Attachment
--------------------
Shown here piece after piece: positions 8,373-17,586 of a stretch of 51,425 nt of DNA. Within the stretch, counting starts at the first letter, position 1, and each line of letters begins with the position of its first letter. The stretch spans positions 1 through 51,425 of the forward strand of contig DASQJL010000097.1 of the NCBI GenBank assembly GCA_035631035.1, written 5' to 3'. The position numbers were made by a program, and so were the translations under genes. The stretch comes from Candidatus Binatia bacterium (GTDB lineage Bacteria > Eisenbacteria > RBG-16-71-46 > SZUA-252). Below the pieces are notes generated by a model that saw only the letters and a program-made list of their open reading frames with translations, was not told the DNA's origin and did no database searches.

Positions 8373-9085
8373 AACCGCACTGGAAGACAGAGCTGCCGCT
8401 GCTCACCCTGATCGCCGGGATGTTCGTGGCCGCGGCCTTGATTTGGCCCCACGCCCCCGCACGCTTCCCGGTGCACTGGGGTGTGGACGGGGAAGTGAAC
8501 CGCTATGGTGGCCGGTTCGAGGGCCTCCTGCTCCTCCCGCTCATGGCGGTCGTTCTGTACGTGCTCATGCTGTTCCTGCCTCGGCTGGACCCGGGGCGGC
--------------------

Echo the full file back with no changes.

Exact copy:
Shown here piece after piece: positions 8,373-17,586 of a stretch of 51,425 nt of DNA. Within the stretch, counting starts at the first letter, position 1, and each line of letters begins with the position of its first letter. The stretch spans positions 1 through 51,425 of the forward strand of contig DASQJL010000097.1 of the NCBI GenBank assembly GCA_035631035.1, written 5' to 3'. The position numbers were made by a program, and so were the translations under genes. The stretch comes from Candidatus Binatia bacterium (GTDB lineage Bacteria > Eisenbacteria > RBG-16-71-46 > SZUA-252). Below the pieces are notes generated by a model that saw only the letters and a program-made list of their open reading frames with translations, was not told the DNA's origin and did no database searches.

Positions 8373-9085
8373 AACCGCACTGGAAGACAGAGCTGCCGCT
8401 GCTCACCCTGATCGCCGGGATGTTCGTGGCCGCGGCCTTGATTTGGCCCCACGCCCCCGCACGCTTCCCGGTGCACTGGGGTGTGGACGGGGAAGTGAAC
8501 CGCTATGGTGGCCGGTTCGAGGGCCTCCTGCTCCTCCCGCTCATGGCGGTCGTTCTGTACGTGCTCATGCTGTTCCTGCCTCGGCTGGACCCGGGGCGGC